Crime Library: Criminal Minds and Methods

Lonnie David Franklin Jr: The Grim Sleeper

The sole survivor

Enietra Margette
Enietra Margette

The cops had a break in the case on November 20, 1988, when Enietra Margette (a pseudonym given to the media) had an encounter with the killer. Like the others, she was walking to the store, on her way to a party, when she came across a well-dressed man driving an orange Pinto with white racing stripes which made it look much like a toy car. She told America's Most Wanted and LA Weekly that he had asked her if she wanted a ride; she initially rebuffed him in a playful back and forth, before he persuaded her to enter the car. Once inside, LA Weekly reported, Margette was impressed. The car was well taken care, the man was clean cut, if not exactly her type, and she invited him along to the party she was going to. He stopped at the house he claimed to be his uncle's, and got out a few minutes. Returning, though, his mood had changed: "He asked me, 'Why did you dog me out?'" When she protested, he pulled a gun and fired.

He had shot her, and, though she noticed the blood, she didn't panic—yet. She blacked out and when she woke up, a Polaroid camera was flashing in her face and the man was on top of her, raping her. She pleaded with him to take her to the hospital; he refused, saying that he couldn't get caught, and pushed her out of the car while it was still in motion.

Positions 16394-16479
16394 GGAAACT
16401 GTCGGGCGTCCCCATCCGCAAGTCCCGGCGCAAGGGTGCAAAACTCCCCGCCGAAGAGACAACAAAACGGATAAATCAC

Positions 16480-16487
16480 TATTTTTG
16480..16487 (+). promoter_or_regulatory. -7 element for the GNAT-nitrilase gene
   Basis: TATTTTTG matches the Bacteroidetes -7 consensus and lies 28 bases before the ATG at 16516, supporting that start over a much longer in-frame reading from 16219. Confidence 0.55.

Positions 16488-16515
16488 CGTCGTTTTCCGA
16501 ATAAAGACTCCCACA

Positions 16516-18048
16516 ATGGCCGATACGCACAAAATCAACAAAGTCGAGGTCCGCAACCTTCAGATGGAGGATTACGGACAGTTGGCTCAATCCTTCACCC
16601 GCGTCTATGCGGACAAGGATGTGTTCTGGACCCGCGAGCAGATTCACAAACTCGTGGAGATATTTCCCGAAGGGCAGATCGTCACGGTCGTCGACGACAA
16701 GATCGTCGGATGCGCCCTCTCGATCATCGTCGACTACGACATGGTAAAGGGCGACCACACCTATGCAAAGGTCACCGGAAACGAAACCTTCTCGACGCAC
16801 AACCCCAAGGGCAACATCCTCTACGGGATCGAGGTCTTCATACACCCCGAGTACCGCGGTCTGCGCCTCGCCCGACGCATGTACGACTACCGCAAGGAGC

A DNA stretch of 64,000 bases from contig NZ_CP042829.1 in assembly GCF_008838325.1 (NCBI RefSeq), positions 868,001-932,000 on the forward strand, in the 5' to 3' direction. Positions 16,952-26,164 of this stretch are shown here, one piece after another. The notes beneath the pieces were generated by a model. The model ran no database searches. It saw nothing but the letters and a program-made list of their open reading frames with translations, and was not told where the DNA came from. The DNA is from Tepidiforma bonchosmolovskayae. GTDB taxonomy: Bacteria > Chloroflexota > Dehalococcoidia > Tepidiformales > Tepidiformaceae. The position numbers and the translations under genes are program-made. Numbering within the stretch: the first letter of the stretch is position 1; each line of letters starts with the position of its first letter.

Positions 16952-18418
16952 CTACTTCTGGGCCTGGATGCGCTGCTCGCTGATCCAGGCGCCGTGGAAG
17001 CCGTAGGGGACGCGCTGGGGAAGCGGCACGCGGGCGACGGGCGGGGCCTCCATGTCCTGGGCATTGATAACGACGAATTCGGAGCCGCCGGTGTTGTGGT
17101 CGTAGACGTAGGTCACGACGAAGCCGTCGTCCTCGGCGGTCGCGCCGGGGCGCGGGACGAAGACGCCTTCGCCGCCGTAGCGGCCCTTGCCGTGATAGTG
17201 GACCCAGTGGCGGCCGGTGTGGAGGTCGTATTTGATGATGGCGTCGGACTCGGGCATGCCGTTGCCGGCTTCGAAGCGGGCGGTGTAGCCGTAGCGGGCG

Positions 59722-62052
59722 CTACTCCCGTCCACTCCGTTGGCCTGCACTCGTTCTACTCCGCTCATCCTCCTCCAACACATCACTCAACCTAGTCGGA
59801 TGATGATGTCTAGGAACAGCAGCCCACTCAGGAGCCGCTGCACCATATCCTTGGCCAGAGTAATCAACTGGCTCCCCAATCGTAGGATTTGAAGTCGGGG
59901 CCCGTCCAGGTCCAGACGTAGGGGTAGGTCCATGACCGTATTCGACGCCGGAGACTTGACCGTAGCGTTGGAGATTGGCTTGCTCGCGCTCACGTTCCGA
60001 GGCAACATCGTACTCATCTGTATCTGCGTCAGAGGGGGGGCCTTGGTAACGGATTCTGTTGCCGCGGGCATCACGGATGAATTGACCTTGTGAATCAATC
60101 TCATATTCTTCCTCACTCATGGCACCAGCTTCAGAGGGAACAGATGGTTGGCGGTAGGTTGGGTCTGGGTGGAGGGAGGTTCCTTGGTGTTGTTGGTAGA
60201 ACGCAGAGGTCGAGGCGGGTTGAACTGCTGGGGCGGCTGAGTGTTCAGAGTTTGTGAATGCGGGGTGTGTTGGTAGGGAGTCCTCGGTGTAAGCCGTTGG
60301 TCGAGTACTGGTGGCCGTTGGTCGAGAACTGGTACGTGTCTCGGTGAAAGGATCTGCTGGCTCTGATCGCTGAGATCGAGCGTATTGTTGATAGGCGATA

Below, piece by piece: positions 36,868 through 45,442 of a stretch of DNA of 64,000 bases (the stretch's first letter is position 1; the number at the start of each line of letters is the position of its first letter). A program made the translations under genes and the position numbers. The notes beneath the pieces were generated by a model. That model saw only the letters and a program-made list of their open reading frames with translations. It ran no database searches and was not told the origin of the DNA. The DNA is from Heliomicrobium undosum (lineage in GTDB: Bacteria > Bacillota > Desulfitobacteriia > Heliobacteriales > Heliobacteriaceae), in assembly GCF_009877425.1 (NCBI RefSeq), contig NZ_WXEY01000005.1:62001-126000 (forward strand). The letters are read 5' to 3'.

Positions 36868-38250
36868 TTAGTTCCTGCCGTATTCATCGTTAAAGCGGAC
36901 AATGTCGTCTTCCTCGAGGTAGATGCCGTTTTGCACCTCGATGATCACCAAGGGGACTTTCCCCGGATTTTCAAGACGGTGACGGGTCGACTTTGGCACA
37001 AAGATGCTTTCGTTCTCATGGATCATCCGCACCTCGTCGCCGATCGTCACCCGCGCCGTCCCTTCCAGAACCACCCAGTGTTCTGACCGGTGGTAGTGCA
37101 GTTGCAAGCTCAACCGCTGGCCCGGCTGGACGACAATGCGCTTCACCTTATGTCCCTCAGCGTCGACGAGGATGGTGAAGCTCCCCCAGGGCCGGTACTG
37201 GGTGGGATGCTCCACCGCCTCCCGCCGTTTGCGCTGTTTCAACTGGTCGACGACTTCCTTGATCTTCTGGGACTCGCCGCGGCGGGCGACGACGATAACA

According the LA Weekly interview, Margette made her way back to the friend's house and waited for them to come back from the party; she was taken to the emergency room, and managed to survive. In 2008, she began to give interviews to the press, first under the cover of the dark, then showing her face, using a fake name.

Margette told Newsweek that her assailant had called her by the name of a very well known neighborhood prostitute, for whom she'd been mistaken just a week before.

"I turned around and said, 'What did you say?' and as soon as I turned to face him, that's when he shot me ... I said, 'Why did you shoot me?' He said, 'You dogged [insulted] me.' I told him, 'You don't know me. You've got the wrong person.' "

This, in tandem with the "AIDS" message on the napkin over Jefferson's face seemed to indicate a person who was spiteful of prostitutes or prostitution in general. The bullet extracted from her wound was matched to those of prior victims of the "strawberry killings."

Perhaps spooked by the close encounter, this was the last known attempt by the killer for many years: Eight victims over three years. And then, just like that, the assailant disappeared. People were still being murdered and dumped in alleys in South Central, of course. But, police would come to determine, none of the subsequent murders could be connected to the initial eight murders for 14 years.

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